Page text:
Ankur - Supporting Bangla (Bengali) on GNU/Linux

Contributing translations

Translating KDE is a huge project and you can help us out by contributing translations or reviewing and correcting existing translations.

The latest translated PO files and unstranslated POT files are available in the KDE SVN archive. Primary development (happening in trunk) is currently focused on KDE4 (which is a major move as it changes from Qt3 to Qt4). Until that reaches a reasonably stable status, the "official" releases of KDE will all be based on the 3.5.x series (the stable branch). For the most part, this means very minimal changes to the translatable strings. PO files in trunk (KDE4) are currently auto-generated by copying the stable translations (one goal of KDE4 is to have as few differences in the messages as possible compared to 3.5.x).

The take-home message from all this is that we're currently translating files from the stable branch. Current status of translations can be found at KDE's localization site. The top-level page for Bengali is:

Note that KDE uses a concept of meta-packages to categorize the various PO files. For example, kdelibs contains material common to many applications, kdebase contains the applications that form the core of KDE, kdegames has the games that come with KDE. You would have to click on the appropriate category to get at individual files in that meta-package.

This pages give you access to both untranslated and translated (or partially translated) PO files, with extensions .pot and .po respectively. To help with the translation process, you could

Once you are done, submit your review or translation to the mailing list. To avoid conflicts, make sure to let us know before you start working on a file. Of course, the best way of reviewing translations is to use the translated KDE applications in your day-to-day work and report any oddities or suggested improvements.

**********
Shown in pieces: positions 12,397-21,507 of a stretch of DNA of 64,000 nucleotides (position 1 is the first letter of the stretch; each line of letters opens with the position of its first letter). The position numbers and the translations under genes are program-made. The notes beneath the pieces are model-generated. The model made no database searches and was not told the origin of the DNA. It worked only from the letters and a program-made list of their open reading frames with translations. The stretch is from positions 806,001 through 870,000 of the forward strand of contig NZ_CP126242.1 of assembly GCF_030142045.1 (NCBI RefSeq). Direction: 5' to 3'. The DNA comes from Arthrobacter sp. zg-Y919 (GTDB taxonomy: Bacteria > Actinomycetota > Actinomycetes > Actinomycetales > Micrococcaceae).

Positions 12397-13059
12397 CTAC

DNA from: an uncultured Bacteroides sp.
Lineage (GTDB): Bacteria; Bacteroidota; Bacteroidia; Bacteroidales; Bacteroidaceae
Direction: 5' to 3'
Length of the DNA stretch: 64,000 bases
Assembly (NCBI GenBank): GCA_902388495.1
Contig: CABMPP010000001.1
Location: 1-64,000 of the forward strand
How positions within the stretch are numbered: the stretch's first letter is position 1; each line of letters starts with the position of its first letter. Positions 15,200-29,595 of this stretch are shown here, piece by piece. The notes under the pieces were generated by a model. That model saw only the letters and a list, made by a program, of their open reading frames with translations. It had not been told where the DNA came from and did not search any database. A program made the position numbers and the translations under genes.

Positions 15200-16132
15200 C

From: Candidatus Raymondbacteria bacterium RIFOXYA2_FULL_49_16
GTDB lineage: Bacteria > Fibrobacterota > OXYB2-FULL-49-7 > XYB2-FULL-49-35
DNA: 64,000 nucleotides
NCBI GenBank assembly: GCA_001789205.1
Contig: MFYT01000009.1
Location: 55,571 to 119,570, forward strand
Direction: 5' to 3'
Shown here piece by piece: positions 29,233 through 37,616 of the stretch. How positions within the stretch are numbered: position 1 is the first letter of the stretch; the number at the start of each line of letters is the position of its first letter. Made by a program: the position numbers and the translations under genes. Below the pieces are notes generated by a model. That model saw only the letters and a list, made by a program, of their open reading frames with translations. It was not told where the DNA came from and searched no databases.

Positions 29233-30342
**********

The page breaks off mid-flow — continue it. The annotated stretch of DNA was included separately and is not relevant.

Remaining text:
Starting translations for new files

If you want to translate new files, you could grab a fresh one from among the untranslated POT files (note that randomly choosing new files is not a good idea, it's much better to systematically process a few modules at a time). Thanks to the great work of Golam Mortuza Hossain and others, there is now an online interface to the English-to-Bengali machine translator Anubadok that directly translates POT files, available at:

Whatever file you work on, you should first run it through this interface to obtain preliminary translations. Do not hesitate to ask for more help on our mailing list, and definitely let us know when you start translating a file. Remember that it's perfectly OK to translate small chunks of a file at a time instead of translating the whole thing at once.


Before you start, you should read translator's guide from the GNOME translation project for a brief introductory HOWTO. For more detailed instructions, see the KDE Translation HOWTO from the KDE localization site. Note that keyboard accelarators or shortcuts are indicated by an ampersand (&) for KDE, unlike an underscore (_) for GNOME. If you are running KDE (as you should be if you are translating it), the recommended translation tool is Kbabel (rather than plain text editors like Lekho or Gedit). If you are using a fairly recent version of X (probably Xorg), you can use the Indian (in) keyboard layout with the ben_probhat variant for Bengali input. The easiest way to set this up is through KDE Control Center's "Regional and Accessibility -> Keyboard Layout" module.

You don't need to translate every string in the PO file, just do the ones you feel confident about. If you are unsure about a particular string, translate it and put a comment starting with # FIXME above the msgid so we can check back later. After you are done, submit the translated PO file to the KDE translation mailing list. We will then review your submission, make sure there are no syntax errors (the chances of this are minimized if you use Kbabel to do your translations, but that is not necessary), and put the translated file into KDE SVN. You can help us out by checking your translation before submitting it; run:

$ msgfmt --check -o /dev/null your-file.po

to determine if your file is OK.

Updated: 25 March 2007

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